What to Do When Your Teenager Gets Into A Car Accident
By | Amy Sloane | Freelance Writer
One of the biggest nightmares that a parent can go through is to receive a call from their teenager saying that they’ve been involved in a car accident. If you ever receive one of these calls, you’ll want to do everything possible to keep your teen driver out of further harm’s way and help them manage the situation as best as possible. Here are some things that you can do as a parent if your teenager gets into a car accident.
Ensure Their Safety
It’s important to ask if your teen is physically injured before asking about other details of the accident. You should then instruct them to move the vehicle out of traffic and into a safer spot if it’s still able to be driven safely.
However, as TeenHelp.com explains, your teen shouldn’t leave the scene of the accident until it’s appropriate to do so. If the vehicle isn’t able to be moved, instruct your teen to turn on the hazard lights so that other vehicles that are driving by will know to steer clear. Your teen should keep their seatbelt buckled the entire time that they remain inside the vehicle if it’s safe to do so.
Notify Emergency Services
You or your teen will want to call 911 quickly if there are any injuries. Paramedics or even a fire crew may be needed at the scene, and a police officer can also come to assess the damage and take a statement from each driver and passenger who was involved. Some states and cities even require anyone who’s involved in an accident to notify authorities if the cost to fix the damage totals over a certain expected amount.
Your teen should exchange details with the driver so that the correct information can be submitted to the insurance companies. This information includes the make, model, year and license plate number of the other vehicle that was in the accident along with the name, address and contact details of the other driver and their insurance company.
Take Pictures and Video
Pictures and video can be taken with any modern cellphone, and capturing images of the accident scene is a great way to document the extent of the accident. These images can be submitted to insurance companies and even the court if a lawsuit is filed. Having this photo and video evidence could be especially useful if the other driver tries to lie and dispute your teen’s version of events.
Notify the Insurance Company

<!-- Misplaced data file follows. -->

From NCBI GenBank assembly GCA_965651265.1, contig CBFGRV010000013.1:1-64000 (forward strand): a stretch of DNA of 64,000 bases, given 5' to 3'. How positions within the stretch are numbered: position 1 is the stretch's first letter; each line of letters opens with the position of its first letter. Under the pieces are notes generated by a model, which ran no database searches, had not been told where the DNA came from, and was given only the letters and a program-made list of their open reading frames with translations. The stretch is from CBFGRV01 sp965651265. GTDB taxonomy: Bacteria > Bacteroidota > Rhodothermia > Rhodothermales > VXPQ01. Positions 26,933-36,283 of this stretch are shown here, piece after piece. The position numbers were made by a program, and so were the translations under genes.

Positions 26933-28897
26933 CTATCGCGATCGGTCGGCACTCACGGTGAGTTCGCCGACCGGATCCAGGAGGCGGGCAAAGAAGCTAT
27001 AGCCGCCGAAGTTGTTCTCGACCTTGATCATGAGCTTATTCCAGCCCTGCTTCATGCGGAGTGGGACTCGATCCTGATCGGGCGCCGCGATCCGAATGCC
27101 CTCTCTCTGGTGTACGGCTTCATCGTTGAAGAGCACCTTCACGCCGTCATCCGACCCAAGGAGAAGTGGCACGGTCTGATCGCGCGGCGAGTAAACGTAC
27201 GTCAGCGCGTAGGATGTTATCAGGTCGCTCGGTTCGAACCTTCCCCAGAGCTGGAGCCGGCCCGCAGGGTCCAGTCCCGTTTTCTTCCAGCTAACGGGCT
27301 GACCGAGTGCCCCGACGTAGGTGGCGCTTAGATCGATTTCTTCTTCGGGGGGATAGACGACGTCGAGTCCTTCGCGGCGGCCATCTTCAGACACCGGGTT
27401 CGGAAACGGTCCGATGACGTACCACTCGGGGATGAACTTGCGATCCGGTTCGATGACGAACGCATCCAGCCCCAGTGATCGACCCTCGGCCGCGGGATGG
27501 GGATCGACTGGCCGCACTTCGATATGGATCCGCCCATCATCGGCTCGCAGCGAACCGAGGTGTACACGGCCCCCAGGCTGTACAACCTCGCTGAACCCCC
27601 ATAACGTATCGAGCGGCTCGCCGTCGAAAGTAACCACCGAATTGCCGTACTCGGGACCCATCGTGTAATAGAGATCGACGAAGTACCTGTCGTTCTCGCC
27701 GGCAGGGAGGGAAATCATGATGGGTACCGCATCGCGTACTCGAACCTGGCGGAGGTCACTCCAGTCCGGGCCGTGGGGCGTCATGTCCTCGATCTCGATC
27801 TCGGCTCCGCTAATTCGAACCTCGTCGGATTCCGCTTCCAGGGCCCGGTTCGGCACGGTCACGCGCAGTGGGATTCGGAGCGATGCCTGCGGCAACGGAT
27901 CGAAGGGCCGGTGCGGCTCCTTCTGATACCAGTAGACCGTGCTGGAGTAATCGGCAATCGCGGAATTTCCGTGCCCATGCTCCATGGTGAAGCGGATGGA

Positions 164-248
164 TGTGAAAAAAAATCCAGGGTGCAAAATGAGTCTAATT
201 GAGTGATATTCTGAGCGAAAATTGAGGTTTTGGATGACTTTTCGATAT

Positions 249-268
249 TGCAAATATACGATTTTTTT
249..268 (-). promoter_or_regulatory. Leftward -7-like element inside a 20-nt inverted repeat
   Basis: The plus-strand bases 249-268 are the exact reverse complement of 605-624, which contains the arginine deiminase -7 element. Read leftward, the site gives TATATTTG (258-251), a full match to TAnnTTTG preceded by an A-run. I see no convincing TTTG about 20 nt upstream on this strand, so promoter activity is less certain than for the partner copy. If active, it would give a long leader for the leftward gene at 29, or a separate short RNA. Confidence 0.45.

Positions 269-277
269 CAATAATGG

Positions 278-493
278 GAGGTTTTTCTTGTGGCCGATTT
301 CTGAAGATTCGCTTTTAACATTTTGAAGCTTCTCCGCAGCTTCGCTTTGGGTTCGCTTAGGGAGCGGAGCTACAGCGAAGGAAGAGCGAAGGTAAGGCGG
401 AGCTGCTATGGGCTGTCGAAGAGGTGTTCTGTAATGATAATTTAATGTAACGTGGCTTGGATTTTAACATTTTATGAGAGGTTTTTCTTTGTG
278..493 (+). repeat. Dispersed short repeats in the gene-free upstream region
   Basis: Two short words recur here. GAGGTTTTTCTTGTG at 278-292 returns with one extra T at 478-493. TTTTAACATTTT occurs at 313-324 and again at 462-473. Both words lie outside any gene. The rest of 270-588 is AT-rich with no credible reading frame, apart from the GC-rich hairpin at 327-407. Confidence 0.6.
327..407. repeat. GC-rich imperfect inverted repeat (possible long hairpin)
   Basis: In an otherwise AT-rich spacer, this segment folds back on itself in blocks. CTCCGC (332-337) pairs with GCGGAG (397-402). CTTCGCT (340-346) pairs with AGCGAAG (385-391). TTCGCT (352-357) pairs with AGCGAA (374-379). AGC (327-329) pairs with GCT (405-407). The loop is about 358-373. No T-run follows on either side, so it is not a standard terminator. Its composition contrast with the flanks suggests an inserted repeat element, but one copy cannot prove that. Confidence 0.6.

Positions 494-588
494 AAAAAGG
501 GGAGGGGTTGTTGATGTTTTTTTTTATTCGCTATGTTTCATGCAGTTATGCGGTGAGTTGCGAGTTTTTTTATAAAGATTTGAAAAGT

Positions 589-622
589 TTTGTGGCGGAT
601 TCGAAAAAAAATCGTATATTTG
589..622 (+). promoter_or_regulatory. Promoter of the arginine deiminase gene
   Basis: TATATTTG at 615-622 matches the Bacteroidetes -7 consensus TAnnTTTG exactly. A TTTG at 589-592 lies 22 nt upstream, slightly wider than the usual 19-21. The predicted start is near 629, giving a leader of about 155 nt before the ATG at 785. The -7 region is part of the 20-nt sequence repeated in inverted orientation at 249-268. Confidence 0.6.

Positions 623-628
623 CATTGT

You or your teen should notify the insurance company as soon as possible. Waiting too long to get in contact with the insurance company could make proving a claim more difficult. Your teen will likely be asked to give a statement by phone that’s recorded by a claims specialist to help determine the extent of the damage. You should also prepare your teen for an increased insurance rate if he or she was at fault for the accident.
Hire an Attorney
Hiring an attorney can be an excellent move if you’re being offered an unjustly low insurance settlement payment or you choose to take your teen’s case to court. The oregon car accident attorney who you hire can work to make sure that a fair amount of money will be awarded to cover the costs of damages, medical care and other expenses related to the accident.
A personal injury lawyer can give you information about state laws that may affect your teen’s case and provide legal representation throughout court proceedings or settlement meetings.
Don’t Admit Fault
Even if your teen believes that they caused the accident, they shouldn’t admit fault to anyone at the scene or to the insurance company. Admitting fault could automatically leave your teen on the hook for all damages even if in fact they didn’t cause them.
The other driver or other circumstances might be to blame for the accident, and it’s the job of insurance companies and court judges to determine who or what was exactly at fault.
Getting through an accident will be much easier for your teen if you offer the proper parental guidance. Approaching each phase in an orderly manner will help you and your teen resolve the issue better so that you can both move on with life.